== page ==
6 Steps To Test If A Welding Helmet Is Working

6 Steps To Test If A Welding Helmet Is Working

Welding is the process of fusing things together, usually metals, with high heat.

This can be used on small projects such as furniture and work all the way up to constructing bridges.

Regardless of the project, the process of welding is incredibly dangerous. Welding uses intense heat that emits harmful ultraviolet light.

How can you test if a welding helmet is working? There are many steps you can take to see if a welding helmet is working. If a helmet is not working effectively, it could cause intense damage to your sight and overall health. Precautions before and after are crucial.

There are different helmets one can wear based on the type of welding project they are working on. Lens changes can be frequent and the key is to make sure these lenses are secure and that you are able to protect yourself from light, sparks, and the intensity of the heat!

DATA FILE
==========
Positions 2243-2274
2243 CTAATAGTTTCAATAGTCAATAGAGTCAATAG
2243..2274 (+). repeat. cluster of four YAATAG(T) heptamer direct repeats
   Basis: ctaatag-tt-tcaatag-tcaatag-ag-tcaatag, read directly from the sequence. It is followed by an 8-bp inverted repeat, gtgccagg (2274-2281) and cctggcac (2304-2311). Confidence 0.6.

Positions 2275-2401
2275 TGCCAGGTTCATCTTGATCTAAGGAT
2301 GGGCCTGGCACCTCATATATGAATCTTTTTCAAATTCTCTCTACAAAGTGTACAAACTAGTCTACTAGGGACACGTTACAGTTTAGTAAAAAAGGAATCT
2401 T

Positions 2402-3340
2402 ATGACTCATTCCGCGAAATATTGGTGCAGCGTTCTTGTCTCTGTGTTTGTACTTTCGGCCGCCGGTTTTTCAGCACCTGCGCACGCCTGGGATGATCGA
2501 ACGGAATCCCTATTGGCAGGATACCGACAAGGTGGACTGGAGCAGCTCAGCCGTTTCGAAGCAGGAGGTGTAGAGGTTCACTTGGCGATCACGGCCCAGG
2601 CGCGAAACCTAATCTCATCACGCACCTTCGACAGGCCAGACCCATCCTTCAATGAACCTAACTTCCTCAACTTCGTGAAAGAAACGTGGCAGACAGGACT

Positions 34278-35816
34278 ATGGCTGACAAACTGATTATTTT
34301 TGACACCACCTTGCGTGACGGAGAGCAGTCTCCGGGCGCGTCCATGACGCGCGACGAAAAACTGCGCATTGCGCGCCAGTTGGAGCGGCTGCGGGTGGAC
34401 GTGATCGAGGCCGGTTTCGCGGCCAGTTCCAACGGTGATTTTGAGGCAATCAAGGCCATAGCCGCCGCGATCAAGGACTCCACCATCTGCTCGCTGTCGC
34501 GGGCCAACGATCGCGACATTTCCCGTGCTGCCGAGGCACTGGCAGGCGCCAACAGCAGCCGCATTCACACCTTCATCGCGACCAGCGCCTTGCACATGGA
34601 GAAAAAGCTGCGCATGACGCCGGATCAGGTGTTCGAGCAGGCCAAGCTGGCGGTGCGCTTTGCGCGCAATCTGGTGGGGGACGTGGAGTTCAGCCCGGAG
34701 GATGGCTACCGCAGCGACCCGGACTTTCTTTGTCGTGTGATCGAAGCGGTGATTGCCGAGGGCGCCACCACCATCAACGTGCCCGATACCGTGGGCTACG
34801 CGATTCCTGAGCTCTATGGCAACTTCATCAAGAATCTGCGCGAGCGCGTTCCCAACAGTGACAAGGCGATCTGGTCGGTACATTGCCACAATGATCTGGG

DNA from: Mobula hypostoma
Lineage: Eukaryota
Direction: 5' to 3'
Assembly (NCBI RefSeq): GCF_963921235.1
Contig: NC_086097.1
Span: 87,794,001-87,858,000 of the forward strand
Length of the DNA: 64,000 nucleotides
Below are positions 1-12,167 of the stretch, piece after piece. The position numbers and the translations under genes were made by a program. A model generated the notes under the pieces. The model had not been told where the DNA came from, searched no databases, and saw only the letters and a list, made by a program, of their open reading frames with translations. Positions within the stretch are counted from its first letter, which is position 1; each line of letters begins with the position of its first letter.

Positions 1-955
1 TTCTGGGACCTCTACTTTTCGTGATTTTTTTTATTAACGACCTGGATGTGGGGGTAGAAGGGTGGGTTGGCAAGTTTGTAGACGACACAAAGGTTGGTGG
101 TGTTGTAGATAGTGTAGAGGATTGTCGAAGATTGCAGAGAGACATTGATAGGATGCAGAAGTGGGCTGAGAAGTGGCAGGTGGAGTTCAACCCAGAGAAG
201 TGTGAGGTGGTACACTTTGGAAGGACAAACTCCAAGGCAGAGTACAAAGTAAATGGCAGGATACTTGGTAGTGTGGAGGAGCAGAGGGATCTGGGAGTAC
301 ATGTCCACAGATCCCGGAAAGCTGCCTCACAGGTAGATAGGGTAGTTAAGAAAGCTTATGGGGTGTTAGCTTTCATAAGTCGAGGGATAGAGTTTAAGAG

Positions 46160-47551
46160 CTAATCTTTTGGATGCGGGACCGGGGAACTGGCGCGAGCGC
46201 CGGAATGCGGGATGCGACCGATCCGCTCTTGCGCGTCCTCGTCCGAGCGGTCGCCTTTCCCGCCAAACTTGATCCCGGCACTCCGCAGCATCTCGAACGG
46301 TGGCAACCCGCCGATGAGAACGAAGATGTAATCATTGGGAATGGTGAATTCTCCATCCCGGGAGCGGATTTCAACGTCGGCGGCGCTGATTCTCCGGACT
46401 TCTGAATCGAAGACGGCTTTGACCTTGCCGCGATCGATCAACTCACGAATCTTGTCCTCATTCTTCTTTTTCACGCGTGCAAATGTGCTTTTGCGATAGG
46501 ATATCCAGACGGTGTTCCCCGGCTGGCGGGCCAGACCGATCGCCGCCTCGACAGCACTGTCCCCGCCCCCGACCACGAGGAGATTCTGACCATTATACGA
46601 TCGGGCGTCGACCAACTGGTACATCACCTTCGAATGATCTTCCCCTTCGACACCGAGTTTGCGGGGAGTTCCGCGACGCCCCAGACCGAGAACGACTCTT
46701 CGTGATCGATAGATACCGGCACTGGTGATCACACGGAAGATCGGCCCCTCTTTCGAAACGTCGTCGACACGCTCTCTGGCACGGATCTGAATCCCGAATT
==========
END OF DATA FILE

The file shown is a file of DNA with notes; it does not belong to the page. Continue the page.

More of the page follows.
Keep reading to find out how exactly you can keep yourself safe!

6 Steps To Test If a Welding Helmet Is Working

Passive Vs Auto-darkening Welding Helmet

There are two main types of helmets, passive welding helmets and auto-darkening helmets.

A passive welding helmet is manual and requires changing of lenses while an auto-darkening helmet is computerized to lighten or darken based on the light emitted during a weld.

Both helmet types are effective in protecting yourself from harmful light and heat. However, depending on your helmet, the steps to test if it is working will vary slightly.